Charges will likely be dropped against the former Yale dishwasher who shattered a stained-glass windowpane in Calhoun College depicting slaves picking cotton.

Corey Menafee, who resigned last month after working for Yale for nearly a decade, appeared in state superior court Tuesday, with New Haven residents and Yale community members rallying around him. His case was continued to July 26, but University President Peter Salovey said Tuesday that the State Attorney’s Office “indicated a willingness” to abide by Yale’s request and drop the charges. The charges —  a class-B misdemeanor of reckless endangerment and a class-D felony charge of criminal mischief — were filed by the Yale University police department in the aftermath of the incident.

“There is no doubt his situation was regrettable for all concerned,” Salovey said. “Yale worked with him and the union to resolve this issue compassionately.”

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The prosecutor in the case was not informed of Yale’s request until after Tuesday’s hearing, according to the New York Times. All charges will likely be dismissed at Menafee’s next hearing on July 26, supervisory assistant state’s attorney David Strollo told the Times.

Patricia Kane, Menafee’s lawyer, said, she also expects the state attorney’s office to honor Yale’s request. If the charges are not dropped, Menafee plans to plead not guilty to both, Kane said.  

Menafee, who is African-American, knocked the panel out with a broomstick on June 13. He told the New Haven Independent he no longer wanted to see the image, calling it racist and “very degrading.”

Yale spokesman Tom Conroy said the windowpane fell into the street and shattered, endangering a passerby at the scene. Menafee apologized for his actions and resigned, Conroy said.

Yale has denied that Menafee resigned in exchange for Yale declining to press charges. Menafee is currently in the process of obtaining a copy of his resignation agreement, Kane said.

Dozens of demonstrators gathered at Menafee’s court appearance Tuesday morning, wielding signs, some of which read: “Yale, stop insulting New Haven community! Change Calhoun name!”; “Corey Menafee New Haven Hero;” and “Yale: Respect black people,”  according to the Independent.

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Menafee’s dismissal fits into a broader campus debate surrounding Calhoun College, named after slave owner and white supremacist John C. Calhoun, class of 1804. Following months of debate and significant student rallies, University President Peter Salovey announced in April that the college’s name would not change. Calhoun College Head Julia Adams announced on July 5 that the college would remove several planes of glass depicting Calhoun from its common room and rename its dining hall to honor Roosevelt Thompson ’84.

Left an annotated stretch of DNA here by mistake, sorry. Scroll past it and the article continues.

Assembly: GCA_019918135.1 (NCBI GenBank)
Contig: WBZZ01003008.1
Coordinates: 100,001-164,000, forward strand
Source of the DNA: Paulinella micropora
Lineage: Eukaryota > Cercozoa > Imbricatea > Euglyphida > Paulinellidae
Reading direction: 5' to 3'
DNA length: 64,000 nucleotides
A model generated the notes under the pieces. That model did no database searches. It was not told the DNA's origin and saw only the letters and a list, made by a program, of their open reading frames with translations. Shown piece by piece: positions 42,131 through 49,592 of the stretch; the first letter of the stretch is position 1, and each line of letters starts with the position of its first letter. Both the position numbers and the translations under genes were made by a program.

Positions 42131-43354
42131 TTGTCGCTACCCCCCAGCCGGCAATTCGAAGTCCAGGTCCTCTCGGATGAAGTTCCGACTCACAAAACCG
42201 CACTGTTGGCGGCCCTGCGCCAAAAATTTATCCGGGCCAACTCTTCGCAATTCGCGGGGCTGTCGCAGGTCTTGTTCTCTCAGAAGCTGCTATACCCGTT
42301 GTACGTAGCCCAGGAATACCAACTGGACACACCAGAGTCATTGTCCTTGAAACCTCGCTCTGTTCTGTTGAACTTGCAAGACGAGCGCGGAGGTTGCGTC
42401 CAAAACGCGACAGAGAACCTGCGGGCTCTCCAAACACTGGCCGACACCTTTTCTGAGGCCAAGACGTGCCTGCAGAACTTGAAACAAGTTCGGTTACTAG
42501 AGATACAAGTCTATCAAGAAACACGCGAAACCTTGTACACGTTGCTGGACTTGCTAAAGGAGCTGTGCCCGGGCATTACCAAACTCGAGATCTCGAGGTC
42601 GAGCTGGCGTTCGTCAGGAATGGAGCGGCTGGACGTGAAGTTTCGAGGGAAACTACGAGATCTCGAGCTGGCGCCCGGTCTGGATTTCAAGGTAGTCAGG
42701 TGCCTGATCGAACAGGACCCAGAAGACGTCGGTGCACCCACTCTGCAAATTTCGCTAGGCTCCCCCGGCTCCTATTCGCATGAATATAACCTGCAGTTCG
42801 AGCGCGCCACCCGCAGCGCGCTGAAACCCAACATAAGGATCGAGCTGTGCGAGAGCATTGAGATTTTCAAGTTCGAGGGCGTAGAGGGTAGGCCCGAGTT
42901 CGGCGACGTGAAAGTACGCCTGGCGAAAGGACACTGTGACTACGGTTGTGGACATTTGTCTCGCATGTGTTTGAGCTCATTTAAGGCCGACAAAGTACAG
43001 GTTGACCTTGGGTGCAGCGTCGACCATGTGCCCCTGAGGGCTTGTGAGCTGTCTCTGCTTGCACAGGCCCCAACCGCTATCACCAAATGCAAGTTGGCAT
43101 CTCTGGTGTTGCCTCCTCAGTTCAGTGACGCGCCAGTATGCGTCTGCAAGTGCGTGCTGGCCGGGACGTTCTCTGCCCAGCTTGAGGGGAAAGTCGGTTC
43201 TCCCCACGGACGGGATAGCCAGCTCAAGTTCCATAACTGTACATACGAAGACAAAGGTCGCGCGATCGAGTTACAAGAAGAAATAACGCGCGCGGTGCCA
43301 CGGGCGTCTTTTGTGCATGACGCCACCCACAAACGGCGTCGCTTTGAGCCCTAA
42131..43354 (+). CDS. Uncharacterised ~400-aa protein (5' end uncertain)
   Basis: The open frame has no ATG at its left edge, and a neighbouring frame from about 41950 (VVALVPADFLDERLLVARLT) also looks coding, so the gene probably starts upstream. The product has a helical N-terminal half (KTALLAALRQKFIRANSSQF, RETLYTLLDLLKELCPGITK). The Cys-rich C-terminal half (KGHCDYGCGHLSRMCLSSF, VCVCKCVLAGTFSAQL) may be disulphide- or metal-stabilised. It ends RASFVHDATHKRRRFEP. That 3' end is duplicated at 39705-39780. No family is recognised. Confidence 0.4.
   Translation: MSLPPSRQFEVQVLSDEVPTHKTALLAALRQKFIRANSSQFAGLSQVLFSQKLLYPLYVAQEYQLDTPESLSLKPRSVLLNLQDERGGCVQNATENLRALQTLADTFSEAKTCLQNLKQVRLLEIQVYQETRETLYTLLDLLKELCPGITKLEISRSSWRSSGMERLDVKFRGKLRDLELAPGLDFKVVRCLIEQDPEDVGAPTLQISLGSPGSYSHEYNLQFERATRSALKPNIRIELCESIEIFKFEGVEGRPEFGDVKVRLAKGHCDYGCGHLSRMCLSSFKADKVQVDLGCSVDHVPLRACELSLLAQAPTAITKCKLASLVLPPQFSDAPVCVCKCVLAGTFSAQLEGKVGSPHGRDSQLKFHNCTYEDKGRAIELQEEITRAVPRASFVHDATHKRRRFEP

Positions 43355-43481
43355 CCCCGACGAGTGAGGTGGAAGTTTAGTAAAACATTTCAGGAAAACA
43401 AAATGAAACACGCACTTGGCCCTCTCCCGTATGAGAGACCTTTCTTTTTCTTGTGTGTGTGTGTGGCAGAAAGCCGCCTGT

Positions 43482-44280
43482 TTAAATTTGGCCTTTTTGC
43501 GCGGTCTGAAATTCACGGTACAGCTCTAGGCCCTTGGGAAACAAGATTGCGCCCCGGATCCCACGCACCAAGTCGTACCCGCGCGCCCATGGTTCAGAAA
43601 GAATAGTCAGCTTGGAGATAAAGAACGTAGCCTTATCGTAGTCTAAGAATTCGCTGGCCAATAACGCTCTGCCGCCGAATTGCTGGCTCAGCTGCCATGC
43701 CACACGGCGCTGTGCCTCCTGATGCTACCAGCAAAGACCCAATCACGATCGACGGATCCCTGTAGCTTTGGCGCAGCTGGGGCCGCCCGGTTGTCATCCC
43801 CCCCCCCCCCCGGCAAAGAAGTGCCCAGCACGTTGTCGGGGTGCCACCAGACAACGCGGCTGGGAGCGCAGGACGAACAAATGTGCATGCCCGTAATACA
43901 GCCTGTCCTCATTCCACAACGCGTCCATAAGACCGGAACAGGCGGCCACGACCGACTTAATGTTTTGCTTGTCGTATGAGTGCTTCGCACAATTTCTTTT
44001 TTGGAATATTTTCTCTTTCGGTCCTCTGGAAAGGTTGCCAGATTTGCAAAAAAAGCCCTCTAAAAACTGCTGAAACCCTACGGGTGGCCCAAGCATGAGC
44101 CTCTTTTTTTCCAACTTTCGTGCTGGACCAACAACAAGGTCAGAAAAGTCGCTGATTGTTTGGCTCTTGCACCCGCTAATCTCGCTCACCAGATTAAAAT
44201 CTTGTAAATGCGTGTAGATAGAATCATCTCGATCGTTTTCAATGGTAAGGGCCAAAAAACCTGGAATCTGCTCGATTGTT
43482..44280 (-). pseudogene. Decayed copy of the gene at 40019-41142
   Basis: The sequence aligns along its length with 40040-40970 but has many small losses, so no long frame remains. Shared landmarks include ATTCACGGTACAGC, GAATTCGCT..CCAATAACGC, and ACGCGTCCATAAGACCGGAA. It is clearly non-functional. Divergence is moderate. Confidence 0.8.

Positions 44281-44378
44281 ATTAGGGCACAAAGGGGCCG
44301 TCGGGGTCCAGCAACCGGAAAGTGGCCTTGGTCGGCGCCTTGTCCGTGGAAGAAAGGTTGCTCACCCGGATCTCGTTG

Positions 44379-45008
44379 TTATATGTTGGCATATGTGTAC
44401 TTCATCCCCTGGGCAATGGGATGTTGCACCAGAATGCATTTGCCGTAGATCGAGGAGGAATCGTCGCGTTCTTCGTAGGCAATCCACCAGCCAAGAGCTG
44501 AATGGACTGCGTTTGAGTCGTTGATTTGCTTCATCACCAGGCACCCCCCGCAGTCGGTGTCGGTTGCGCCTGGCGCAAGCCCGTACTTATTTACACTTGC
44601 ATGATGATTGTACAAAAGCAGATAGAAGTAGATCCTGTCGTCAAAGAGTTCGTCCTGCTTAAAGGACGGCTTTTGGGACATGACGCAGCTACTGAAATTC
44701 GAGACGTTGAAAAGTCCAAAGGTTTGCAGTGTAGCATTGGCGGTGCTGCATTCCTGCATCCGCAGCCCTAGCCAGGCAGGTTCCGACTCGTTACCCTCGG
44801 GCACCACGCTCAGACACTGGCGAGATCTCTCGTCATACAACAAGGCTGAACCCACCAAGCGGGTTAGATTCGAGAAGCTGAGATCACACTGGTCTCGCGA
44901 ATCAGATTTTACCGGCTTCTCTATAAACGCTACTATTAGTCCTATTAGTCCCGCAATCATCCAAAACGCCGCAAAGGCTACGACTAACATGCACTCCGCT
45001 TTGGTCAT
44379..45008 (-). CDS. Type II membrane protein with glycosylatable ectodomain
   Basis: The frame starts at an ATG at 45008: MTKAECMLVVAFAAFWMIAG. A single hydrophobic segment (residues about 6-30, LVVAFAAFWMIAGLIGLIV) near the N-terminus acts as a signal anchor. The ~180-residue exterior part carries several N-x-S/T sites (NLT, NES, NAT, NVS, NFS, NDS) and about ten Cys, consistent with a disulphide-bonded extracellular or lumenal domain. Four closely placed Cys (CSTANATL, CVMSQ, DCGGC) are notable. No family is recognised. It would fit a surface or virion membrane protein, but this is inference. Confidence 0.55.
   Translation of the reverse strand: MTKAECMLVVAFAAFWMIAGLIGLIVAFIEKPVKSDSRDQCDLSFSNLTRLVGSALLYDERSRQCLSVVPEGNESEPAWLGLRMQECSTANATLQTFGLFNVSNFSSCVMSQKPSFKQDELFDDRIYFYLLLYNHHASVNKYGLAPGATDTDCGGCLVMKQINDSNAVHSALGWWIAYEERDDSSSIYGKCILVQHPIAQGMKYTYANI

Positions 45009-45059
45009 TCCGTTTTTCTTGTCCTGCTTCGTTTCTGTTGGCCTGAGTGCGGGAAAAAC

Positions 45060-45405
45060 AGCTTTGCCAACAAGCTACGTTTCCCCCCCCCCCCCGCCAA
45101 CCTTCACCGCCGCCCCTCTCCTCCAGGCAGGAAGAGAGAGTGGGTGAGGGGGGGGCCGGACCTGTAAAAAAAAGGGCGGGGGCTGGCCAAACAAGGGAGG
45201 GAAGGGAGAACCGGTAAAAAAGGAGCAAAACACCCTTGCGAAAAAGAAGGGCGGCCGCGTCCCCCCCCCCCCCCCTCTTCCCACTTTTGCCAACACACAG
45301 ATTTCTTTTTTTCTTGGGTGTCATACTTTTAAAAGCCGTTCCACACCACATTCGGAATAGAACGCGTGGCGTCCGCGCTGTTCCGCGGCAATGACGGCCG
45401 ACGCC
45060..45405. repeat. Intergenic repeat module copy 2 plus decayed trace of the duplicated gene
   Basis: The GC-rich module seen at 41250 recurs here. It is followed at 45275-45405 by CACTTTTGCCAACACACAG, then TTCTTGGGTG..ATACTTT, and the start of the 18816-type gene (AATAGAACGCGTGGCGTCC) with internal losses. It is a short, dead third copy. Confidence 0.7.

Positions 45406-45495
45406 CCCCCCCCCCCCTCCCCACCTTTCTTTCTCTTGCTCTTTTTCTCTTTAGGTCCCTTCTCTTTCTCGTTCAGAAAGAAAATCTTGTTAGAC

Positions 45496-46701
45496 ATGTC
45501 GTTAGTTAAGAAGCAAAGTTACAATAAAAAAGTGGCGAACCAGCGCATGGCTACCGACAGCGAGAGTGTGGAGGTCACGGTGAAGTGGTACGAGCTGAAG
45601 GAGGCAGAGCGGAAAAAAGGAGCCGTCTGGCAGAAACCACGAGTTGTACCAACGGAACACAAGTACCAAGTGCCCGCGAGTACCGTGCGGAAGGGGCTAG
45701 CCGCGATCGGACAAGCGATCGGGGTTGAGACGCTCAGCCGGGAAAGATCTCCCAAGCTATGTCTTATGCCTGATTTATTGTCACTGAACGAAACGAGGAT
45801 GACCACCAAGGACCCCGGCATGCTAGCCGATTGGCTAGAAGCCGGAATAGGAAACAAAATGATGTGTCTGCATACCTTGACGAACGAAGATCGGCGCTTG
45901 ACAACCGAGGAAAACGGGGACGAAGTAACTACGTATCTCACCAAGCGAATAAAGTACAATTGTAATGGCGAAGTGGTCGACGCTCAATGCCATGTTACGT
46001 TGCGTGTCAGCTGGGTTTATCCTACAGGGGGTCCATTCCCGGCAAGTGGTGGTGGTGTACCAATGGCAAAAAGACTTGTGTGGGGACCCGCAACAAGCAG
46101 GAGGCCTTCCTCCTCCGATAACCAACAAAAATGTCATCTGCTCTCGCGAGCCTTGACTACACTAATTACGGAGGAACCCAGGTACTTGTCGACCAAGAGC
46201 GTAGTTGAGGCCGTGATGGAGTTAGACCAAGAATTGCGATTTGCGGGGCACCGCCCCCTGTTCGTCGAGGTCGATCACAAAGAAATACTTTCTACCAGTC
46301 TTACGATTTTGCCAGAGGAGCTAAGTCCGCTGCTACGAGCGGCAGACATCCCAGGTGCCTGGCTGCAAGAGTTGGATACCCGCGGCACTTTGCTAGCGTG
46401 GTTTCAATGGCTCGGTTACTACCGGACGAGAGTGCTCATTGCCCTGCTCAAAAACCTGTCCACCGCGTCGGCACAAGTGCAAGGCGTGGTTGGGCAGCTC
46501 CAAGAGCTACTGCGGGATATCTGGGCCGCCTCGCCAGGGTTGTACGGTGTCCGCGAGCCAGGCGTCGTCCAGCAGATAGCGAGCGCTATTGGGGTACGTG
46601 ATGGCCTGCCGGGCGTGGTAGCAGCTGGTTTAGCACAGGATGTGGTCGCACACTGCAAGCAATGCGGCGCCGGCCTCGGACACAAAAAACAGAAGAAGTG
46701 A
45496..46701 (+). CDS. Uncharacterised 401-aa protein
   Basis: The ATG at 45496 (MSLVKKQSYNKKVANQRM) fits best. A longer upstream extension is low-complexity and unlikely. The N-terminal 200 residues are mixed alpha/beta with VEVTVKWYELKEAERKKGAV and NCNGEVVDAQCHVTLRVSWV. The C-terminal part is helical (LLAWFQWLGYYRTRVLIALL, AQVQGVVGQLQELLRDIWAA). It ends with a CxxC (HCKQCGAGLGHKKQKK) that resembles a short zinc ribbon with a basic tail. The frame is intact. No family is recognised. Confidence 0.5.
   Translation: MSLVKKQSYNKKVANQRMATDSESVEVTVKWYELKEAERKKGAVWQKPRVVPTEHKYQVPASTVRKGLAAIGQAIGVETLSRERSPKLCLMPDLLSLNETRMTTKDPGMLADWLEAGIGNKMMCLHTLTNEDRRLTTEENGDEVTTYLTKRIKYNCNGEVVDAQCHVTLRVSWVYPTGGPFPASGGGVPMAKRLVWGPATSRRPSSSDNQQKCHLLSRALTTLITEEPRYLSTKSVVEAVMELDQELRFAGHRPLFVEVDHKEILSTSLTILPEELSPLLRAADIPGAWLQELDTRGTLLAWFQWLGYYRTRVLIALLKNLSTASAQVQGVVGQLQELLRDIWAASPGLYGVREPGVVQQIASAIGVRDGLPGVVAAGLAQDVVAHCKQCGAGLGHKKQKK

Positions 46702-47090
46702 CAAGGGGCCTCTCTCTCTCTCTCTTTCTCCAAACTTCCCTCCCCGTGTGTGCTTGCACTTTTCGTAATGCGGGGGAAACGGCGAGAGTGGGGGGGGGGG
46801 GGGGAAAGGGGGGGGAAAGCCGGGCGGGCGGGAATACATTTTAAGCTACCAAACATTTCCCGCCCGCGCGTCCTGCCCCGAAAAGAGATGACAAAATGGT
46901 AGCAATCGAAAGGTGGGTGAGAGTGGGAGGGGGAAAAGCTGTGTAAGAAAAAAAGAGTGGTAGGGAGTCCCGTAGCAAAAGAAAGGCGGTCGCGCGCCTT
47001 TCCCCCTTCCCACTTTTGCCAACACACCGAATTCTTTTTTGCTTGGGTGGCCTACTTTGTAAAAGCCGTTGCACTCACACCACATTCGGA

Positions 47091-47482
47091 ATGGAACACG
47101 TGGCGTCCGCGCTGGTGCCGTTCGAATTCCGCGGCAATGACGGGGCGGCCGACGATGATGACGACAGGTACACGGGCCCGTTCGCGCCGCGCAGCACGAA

As the Menafee incident gains attention, communities across New Haven and Yale continue to advocate that charges be dropped and he be reinstated. Hundreds of students have called for Menafee’s reinstatement in a recent open letter to Salovey.

“We write in outrage following the forced resignation and arrest of Corey Menafee,” reads the open letter, which more than 425 people — mostly students and alumni — had signed as of 10:30 p.m. Tuesday. “We call on you to publicly announce that Yale will not cooperate with the prosecution of Mr. Menafee, make every possible effort to secure the complete dismissal of all charges against Mr. Menafee, and reinstate Mr. Menafee in his former position at Yale.”

A petition by the New Haven Narrative Project asking the New Haven Police Department and the court to dismiss Menafee’s charges has gained more than 2,700 signatures as well. A slew of community organizations, including the New Haven Family Alliance, the Center for Community Change and Unidad Latina en Accion, have also released statements in Menafee’s support.

Over 350 students have liked an Overheard at Yale post stating that the University should rehire Menafee. But O’Connor said the University’s hands are tied.

“We see this entire incident as regrettable, and we have worked to deal with the situation as compassionately as possible,” O’Connor said. “But we feel we had no choice but to accept his resignation. There are unfortunately safety issues involved here. Glass fell onto a public sidewalk onto someone, endangering their safety.”

Salovey said that while people may find historical images on campus upsetting, “no one condones destroying property or putting people at risk.” The Committee on Art in Public Places is in the midst of assessing representations on campus, including the recent recommendation to move windows depicting Calhoun to the Yale University Art Gallery.

O’Connor said the University has spent the past year working to engage in a constructive conversation on Yale’s history and inclusivity. But Kane suggested that those conversations have not been navigated successfully.

“Sensitivity to racism and taking action seem to be something Yale continues to struggle with,” Kane said. “My client liked his job and his colleagues and wants his job back. He just wants to work in an environment that leaves him free to focus on his work instead of being exposed to distressing images.”

Yale is not seeking restitution for the broken window.

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